Global Newspaper Map: Online newspapers from around the world.
Resource1: How do we know what we know about the Vikings? Sail the stormy seas of the North Atlantic in your own longship and retrace the voyages of discovery and settlement to find the answers. Follow the path of the Norsemen from their homelands in Scandinavia to the shores of the New World to see how recent advances in archeology, saga studies, history, environmental studies, and even human genetics are changing our understanding of the Vikings, their neighbors, and their descendants.
Resource 2: Play the game of ‘Viking Quest’, which takes you back to AD 793. Can you build a ship, cross the seas, loot a monastery and return home to claim your prize? Your chief has set the challenge, it’s up to you to respond.
Nova Online: The Vikings–Several parts to this site: (1) Explore a Viking Village; (2) Who Were the Vikings? (3) Secrets of the Norse Ships; (4) The Viking Diaspora; (5) Write Your Name in Runes; (6) Build a Tree-Ring Timeline.
The Lost Vikings of Greenland: Check out: (1) Life in Greenland; (2) Homestead Ruins.
Click on Christopher Columbus to learn more about him.
All the World is Human: Activities on Cortez, Pizarro, Orellano, and Cabeza de Vaca.
A Colonial Family and Community: Be a history detective. Go back in time and investigate the daily lives of the Daggetts, a colonial family from northeastern Connecticut. Collect clues to uncover answers to 7 questions about colonial life in the 1700s. Then prove your skills as a history detective by discovering “What’s wrong with this picture?”
America in 1607: Explore Jamestown and Explore Werowocomoco (the capital of the Powhatan Chiefdom).
Animated Atlas: The Early Colonies: Jamestown and Chesapeake Bay–This section illustrates the areas covered by the charters established by King James I in 1606 to colonize Virginia, and the initial voyage which founded Jamestown.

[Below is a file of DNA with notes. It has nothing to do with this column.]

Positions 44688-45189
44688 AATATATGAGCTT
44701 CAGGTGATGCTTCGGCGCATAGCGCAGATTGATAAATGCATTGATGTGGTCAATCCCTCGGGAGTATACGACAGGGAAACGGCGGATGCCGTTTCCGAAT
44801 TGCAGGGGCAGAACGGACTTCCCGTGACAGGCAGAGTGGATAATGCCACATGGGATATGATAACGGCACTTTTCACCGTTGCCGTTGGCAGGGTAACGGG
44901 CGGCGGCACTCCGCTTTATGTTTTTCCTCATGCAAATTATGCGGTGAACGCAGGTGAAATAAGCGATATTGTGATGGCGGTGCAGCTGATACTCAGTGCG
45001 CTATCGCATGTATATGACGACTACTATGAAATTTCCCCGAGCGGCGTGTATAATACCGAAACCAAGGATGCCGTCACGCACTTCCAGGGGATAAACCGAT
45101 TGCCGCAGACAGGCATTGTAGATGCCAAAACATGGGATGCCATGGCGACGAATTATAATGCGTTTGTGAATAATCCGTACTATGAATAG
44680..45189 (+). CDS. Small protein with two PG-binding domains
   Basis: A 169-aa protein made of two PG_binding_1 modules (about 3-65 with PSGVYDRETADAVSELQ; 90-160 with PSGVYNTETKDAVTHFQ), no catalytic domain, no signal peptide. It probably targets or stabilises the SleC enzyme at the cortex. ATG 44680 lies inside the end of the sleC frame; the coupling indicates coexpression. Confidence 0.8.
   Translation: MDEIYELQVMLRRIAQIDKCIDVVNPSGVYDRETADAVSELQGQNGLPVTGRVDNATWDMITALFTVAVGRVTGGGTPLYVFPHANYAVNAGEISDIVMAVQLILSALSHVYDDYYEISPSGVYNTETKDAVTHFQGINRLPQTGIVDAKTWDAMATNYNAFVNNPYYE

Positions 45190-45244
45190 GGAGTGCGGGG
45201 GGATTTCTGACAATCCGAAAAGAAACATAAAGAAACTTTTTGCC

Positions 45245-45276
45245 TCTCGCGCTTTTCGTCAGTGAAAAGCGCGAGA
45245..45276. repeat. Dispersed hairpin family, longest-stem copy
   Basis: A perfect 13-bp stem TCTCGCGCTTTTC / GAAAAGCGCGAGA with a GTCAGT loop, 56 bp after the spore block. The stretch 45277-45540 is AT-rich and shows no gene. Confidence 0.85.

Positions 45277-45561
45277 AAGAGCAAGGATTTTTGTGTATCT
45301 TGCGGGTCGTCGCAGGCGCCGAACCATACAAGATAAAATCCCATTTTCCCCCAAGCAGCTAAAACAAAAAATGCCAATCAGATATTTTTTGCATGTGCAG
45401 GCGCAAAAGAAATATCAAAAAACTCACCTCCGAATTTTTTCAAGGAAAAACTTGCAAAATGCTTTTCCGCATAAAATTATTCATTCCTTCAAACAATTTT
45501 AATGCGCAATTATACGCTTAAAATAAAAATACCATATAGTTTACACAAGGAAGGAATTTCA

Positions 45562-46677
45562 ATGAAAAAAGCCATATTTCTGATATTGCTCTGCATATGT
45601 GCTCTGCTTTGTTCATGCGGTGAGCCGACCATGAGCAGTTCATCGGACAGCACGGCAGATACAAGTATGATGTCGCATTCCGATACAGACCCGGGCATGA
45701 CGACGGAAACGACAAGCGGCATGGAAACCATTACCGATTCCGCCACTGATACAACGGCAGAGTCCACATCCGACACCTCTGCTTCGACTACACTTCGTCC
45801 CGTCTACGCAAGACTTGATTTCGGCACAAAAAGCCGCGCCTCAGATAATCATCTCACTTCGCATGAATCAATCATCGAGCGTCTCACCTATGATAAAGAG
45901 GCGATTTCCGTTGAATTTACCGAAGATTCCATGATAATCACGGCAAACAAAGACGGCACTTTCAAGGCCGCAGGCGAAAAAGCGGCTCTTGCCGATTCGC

Coins & Currency in Colonial America: In this interactive, online exhibit, learn about varied coinage from all over the globe that influenced the currency we carry today. A glossary, top ten FAQs list, timeline, relative scale and value charts, zooming capability and sidebars all add layers of discovery to this expansive exhibit.
Colonial House–Interactive History: A variety of interactive activities on the Colonial Time Period including–
(1) Panoramic View of Colonial Houses and the Land (2) What was happening throughout North America in 1628?
(3) Would you have survived on the colony? (4) What kind of clothing did the colonists wear?
(5) Videos of how people struggled in the new world (5) As governor, you embark on a journey to the new world
(6) Other interactive activities– ‘Tis a Very Dirty Manner of Life, Pilgrim’s Progress; Myth Conceptual Quiz, Cottage Quest Quiz.
Colonial House–Media Gallery: From snapshots of the training to vistas of the scenery to insights from the colonists, this section captures specific moments from the Colony and the experience. Video and audio clips present the participants as they assess 1628 from a contemporary perspective. Large-sized photos and captions demonstrate both the beauty and the drudgery of life on the Colony. And a map, hand drawn by one of the colonists, portrays the Colony through the eyes of those who lived there.